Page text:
Customized Sort Methods for Lists






Few are the programs that don’t use any kinds of lists. Some lists use the key-value thinking to keep order in the line. Others, like stack and queue, uses insert order as sort order. Some lists though don’t care about the order at all, until you give them a reason to by calling their sort() method. But to be able to sort a list, that don’t have a predetermined sort pattern, you either have let every inserted object implement the IComparable interface or create a sort method in a specific sort class that implement the IComparer interface. We’re gonna take a look at the latter solution.

For all the examples in this post the class below is used as data object.

public class SalesReport  
{
    public string UnitName { get; set; }
    public double Amount { get; set; }

    public SalesReport(string _UnitName, double _Amount)
    {
        this.UnitName = _UnitName;
        this.Amount = _Amount;
    }
    public override string ToString()
    {
        return UnitName + ": " + Amount.ToString(); 
    }
}

Since this class doesn’t implement the IComparable interface we need to create a comparer class. In the next code snippet you can see that the Compare method expects two variables of the object type. If objects of other types than SalesReport is sorted then this method will throw an InvalidCastException.

public class SalesReportSort : IComparer
{
    public int Compare(object x, object y)
    {
        SalesReport sr1 = (SalesReport)x;
        SalesReport sr2 = (SalesReport)y;
        return sr1.UnitName.CompareTo(sr2.UnitName);
    }
}

Putting it all together could look something like this. Add the items and then sort the list. Since we only add SalesReport objects to the list the sorting should be just fine.

ArrayList al = new ArrayList();
al.Add(new SalesReport("A", 45.3));
al.Add(new SalesReport("F", 13.5));
al.Add(new SalesReport("C", 41.9));
al.Add(new SalesReport("T", 28.0));
al.Add(new SalesReport("B", 104.6));
al.Sort(new SalesReportSort());
foreach (object o in al)
{
    SalesReport sr = (SalesReport)o;
    Console.WriteLine(sr.ToString());
}
// Wait for a key stroke before closing program
Console.ReadKey();






Using generic lists
One way to make the code more secure is to use a generic list insted of a non-generic one as in the example above. We can then force the SalesReport class to be the only valid object type in the list and therefore eliminate the possibility of casting errors.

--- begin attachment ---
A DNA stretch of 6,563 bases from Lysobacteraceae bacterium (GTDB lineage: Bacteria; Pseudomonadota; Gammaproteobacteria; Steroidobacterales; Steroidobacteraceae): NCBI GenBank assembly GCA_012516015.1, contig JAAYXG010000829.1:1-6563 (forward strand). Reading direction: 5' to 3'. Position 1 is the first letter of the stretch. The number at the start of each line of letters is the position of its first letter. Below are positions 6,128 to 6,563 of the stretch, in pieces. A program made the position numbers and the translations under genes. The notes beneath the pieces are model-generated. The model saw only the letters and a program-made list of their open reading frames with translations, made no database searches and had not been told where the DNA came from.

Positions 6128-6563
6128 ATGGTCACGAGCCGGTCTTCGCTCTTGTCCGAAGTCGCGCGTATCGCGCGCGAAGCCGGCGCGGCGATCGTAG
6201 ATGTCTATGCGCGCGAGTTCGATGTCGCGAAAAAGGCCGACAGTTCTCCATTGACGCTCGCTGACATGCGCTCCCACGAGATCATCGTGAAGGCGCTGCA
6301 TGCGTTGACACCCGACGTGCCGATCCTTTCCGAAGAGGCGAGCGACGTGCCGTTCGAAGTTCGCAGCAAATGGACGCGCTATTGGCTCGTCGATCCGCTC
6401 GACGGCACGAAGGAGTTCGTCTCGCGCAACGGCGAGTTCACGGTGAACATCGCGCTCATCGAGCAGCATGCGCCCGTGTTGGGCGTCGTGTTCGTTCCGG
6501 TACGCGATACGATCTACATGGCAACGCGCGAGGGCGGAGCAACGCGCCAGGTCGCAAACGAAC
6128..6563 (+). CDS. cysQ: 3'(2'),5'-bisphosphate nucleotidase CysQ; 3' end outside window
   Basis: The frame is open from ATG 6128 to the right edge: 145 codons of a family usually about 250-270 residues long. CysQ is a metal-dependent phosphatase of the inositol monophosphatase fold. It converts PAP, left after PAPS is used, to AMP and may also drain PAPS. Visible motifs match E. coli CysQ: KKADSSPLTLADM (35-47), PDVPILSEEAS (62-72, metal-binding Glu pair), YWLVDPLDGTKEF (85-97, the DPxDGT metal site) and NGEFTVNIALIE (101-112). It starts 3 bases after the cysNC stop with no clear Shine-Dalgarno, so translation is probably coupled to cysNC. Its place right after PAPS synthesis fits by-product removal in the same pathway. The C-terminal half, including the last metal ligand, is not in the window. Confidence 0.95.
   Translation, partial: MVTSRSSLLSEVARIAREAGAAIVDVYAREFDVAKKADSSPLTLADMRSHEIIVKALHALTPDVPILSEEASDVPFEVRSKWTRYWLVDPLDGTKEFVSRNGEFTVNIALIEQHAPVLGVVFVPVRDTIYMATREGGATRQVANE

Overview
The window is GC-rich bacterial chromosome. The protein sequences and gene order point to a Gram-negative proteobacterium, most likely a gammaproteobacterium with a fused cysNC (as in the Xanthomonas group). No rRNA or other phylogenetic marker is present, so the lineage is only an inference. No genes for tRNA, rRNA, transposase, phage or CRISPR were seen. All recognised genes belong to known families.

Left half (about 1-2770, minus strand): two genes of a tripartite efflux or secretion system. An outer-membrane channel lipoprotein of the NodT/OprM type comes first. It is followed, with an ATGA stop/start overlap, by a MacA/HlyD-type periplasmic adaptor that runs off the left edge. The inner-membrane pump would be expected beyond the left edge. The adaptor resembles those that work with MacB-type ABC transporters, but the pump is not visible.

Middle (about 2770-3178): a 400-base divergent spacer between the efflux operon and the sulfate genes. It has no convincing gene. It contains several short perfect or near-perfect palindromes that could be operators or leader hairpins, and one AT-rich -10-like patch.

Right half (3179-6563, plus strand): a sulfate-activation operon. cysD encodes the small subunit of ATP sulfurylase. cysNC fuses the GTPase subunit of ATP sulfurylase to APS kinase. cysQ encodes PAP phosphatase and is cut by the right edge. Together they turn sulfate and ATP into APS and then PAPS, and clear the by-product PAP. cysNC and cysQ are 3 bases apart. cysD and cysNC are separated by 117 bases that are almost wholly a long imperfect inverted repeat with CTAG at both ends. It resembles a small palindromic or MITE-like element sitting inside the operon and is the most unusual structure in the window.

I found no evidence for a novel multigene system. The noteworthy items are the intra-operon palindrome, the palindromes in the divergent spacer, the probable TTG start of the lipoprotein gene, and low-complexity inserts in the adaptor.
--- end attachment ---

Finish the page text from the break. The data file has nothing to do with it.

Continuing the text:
When using a generic list we also have to change the sorting classes a bit. To take the example a bit further we will create two different sorting methods this time – one to sort by name and one to sort by amount. As seen in the code snippet below creating a generic sorting class also gets a generic Compare method only accepting the SalesReport class as argument.

public class SalesReport_SortByName : IComparer<SalesReport>
{
    public int Compare(SalesReport x, SalesReport y)
    {
        return x.UnitName.CompareTo(y.UnitName);
    }
}
public class SalesReport_SortByAmount : IComparer<SalesReport>
{
    public int Compare(SalesReport x, SalesReport y)
    {
        return x.Amount.CompareTo(y.Amount);
    }
}

In the last code snippet an example of how to use the generic list and different sort methods is given.

List<SalesReport> sr_list = new List<SalesReport>();
sr_list.Add(new SalesReport("A", 45.3));
sr_list.Add(new SalesReport("F", 13.5));
sr_list.Add(new SalesReport("C", 41.9));
sr_list.Add(new SalesReport("T", 28.0));
sr_list.Add(new SalesReport("B", 104.6));
sr_list.Sort(new SalesReport_SortByName()); 
foreach (SalesReport sr in sr_list)
    Console.WriteLine(sr.ToString());
Console.ReadKey();

sr_list.Sort(new SalesReport_SortByAmount()); 
foreach (SalesReport sr in sr_list)
    Console.WriteLine(sr.ToString());
Console.ReadKey();

It should be obvious that the generic options is more reliable and therefore preferable when the option is given.